C h a p t e r 9 P u t P eop l e F i r s t
Charlotte’s Pilot Parklets
Charlotte built two pilot parklets adjacent to a popular urban park in uptown. They were designed by architecture students at UNC Charlotte in a collaborative effort with Charlotte DOT and other uptown stakeholders. They cost approximately $8,000 each and were funded by Mecklenburg County Parks and Recreation who also maintains them as part of the adjacent Romare Bearden Park. Officials have noted that while they could have been built for less, they wanted to use high-quality adjustable construction materials to permit their relocation as necessary. Charlotte considered standards and precedents from a number of other cities including San Francisco, Minneapolis, and Seattle when formulating their program. In doing so, they identified three major points for the placement and construction of new parklets and creative placemaking initiatives: Maintenance. Who keeps them looking nice? How does the City handle complaints if they fall into disrepair? The City doesn’t have the resources to maintain many parklets, so third party groups, like the county parks department, Charlotte Center City Partners, adjacent business owners and neighborhood groups will have to take responsibility for them. Liability. Who’s property are they? How are they insured and what happens if the property is damaged? Charlotte included language in their agreements that indicates the applicants are liable for any damages, and they must show a certificate of insurance in their application materials. Setting a Precedent. It’s important to provide guidance about the locations where parklets are appropriate as well as a community’s design expectations. Like public plazas and parks, parklets are highly visible and should be very useful. After all, the goal is to reclaim space from a parked car to give back to people. They must be attractive and well-designed, but the standards need to be flexible enough for the program to be accessible to all.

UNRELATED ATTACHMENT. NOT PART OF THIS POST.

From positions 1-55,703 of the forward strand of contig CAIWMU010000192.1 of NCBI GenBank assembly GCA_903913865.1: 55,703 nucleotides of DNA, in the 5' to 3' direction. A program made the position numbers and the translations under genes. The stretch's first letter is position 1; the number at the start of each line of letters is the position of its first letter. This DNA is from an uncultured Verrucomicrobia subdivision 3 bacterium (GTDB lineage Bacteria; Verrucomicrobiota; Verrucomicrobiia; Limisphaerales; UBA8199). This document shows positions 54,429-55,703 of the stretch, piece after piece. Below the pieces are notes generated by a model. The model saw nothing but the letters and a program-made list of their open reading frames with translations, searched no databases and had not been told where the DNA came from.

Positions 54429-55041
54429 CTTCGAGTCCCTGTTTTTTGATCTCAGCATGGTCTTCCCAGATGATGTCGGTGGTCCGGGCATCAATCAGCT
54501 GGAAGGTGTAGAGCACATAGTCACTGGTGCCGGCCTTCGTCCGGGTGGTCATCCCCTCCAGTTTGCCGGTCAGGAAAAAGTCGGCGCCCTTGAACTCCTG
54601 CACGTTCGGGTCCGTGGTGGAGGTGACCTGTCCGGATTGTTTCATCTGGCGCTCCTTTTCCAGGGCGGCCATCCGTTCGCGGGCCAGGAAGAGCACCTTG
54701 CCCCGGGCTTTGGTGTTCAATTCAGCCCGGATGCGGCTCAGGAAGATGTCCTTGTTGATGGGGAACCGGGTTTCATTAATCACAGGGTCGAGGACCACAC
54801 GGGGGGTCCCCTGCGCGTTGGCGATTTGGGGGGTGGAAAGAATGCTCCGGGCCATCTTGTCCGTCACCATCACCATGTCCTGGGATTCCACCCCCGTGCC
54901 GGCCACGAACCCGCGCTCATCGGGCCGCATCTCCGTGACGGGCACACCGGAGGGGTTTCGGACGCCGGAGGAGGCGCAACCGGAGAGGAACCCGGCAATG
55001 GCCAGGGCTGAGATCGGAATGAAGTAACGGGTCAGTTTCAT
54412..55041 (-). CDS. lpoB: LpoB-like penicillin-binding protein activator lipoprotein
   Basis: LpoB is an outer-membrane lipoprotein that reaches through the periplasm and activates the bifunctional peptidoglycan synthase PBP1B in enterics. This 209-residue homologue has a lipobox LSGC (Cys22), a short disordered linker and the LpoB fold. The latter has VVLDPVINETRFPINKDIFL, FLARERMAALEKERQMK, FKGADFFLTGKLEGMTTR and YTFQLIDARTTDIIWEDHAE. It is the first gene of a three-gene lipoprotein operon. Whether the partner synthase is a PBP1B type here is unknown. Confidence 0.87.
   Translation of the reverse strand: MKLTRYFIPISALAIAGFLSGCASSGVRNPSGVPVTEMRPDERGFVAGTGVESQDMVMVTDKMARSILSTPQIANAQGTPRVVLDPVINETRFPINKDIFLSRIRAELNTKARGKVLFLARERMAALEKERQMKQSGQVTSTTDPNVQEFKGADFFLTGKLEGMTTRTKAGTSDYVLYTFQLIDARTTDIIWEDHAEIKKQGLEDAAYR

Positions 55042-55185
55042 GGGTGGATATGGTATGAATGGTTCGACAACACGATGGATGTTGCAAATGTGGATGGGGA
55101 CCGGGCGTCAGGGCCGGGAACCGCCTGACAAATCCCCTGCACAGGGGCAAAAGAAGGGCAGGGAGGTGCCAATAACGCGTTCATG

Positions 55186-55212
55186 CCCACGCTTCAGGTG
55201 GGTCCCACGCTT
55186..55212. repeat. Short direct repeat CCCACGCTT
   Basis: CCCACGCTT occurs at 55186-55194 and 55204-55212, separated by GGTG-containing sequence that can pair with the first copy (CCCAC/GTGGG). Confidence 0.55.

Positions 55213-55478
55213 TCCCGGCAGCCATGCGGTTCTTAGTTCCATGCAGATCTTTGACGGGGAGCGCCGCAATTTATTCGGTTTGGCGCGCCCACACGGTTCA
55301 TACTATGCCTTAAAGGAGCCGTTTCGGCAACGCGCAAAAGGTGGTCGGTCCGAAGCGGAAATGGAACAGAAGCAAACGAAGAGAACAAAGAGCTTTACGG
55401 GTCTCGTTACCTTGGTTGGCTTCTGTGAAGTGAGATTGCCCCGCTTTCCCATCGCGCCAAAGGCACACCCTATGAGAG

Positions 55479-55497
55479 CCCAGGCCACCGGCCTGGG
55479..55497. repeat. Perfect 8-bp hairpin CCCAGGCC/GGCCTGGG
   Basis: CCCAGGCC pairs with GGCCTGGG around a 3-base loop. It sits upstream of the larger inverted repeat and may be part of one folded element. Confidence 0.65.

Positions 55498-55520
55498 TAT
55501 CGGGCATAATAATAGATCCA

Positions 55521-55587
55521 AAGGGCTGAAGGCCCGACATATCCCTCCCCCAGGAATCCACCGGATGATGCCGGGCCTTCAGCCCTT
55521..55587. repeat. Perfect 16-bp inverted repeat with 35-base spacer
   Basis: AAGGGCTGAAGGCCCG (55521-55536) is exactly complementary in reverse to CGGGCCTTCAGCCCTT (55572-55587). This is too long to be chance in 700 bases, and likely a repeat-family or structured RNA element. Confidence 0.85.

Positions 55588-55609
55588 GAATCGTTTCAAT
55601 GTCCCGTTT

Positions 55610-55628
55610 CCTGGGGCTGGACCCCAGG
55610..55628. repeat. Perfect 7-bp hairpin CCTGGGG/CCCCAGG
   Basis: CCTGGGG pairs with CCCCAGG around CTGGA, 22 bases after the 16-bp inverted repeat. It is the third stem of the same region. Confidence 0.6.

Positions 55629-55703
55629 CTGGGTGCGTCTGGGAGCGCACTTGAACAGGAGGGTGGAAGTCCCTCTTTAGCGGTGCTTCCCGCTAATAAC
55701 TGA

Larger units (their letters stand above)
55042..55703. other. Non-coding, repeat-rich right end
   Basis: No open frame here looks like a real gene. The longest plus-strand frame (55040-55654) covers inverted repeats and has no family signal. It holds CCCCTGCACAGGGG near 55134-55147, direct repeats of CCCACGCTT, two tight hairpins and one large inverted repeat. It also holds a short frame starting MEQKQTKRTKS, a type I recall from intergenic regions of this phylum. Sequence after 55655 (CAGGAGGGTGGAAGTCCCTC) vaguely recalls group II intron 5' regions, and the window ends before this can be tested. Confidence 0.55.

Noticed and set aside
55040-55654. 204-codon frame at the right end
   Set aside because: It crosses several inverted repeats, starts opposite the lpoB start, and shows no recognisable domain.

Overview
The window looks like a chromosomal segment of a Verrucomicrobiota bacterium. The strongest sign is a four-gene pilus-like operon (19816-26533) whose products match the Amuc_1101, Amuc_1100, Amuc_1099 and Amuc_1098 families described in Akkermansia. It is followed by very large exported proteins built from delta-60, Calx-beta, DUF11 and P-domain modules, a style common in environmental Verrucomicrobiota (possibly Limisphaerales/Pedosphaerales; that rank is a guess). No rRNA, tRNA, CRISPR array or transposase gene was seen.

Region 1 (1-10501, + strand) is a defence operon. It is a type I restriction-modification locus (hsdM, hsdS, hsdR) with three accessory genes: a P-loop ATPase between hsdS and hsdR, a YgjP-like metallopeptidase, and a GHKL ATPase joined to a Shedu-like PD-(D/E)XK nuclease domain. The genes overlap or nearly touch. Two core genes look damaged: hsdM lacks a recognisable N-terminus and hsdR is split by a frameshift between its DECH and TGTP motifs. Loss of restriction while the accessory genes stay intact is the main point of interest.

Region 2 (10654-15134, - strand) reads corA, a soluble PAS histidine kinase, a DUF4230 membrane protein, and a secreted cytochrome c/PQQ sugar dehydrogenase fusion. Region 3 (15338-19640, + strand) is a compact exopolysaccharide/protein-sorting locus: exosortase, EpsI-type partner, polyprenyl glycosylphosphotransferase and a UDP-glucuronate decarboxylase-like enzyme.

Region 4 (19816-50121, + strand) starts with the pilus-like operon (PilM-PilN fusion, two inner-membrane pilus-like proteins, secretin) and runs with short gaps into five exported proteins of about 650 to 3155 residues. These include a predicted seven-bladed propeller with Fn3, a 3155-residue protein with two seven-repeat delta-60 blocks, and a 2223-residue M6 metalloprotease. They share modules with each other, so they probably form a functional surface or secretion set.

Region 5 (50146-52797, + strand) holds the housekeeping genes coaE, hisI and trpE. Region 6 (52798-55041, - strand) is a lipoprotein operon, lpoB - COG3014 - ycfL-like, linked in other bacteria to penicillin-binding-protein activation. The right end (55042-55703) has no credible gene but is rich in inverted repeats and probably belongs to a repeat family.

Parking Day 2014 and 2015 in Uptown Charlotte
Parking Day is an annual event that started in San Francisco as a way to bring attention to the importance of public space by taking over on-street parking spaces and replacing them with little parks. Charlotte demonstrated Parking Day along a 1 mile stretch of its main street, Tryon Street, in uptown in 2014 and 2015, turning about 10 spots to parklets for a day. Local designers were invited to participate and compete as teams to design each parklet differently. They were encouraged to use found, reusable and recyclable materials. Judges toured each parklet and voted on the best one while the public also had opportunities to weigh in. While Tryon Street is a handsome and pedestrian-friendly street today, layering in the richness and detail of parklets along its length provided a further encouragement to think differently about a city’s right-of-way.
Made with FlippingBook - professional solution for displaying marketing and sales documents online